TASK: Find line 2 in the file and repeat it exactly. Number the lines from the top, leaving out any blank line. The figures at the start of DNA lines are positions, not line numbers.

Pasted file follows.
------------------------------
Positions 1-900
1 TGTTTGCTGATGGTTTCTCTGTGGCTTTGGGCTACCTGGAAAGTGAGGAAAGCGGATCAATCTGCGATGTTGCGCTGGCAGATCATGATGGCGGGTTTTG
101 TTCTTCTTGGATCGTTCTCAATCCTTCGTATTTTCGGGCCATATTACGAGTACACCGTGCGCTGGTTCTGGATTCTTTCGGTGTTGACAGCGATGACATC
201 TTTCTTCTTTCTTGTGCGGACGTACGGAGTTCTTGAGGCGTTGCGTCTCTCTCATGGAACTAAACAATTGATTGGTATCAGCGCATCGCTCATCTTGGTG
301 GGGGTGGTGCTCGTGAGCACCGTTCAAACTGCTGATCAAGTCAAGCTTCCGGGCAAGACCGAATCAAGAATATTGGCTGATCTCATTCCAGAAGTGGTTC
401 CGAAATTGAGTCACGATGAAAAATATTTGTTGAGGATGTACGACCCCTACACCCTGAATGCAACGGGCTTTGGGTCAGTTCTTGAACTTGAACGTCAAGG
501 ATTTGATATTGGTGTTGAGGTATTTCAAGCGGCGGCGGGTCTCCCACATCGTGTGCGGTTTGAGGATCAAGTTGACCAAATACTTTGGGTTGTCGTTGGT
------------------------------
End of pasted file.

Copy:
1 TGTTTGCTGATGGTTTCTCTGTGGCTTTGGGCTACCTGGAAAGTGAGGAAAGCGGATCAATCTGCGATGTTGCGCTGGCAGATCATGATGGCGGGTTTTG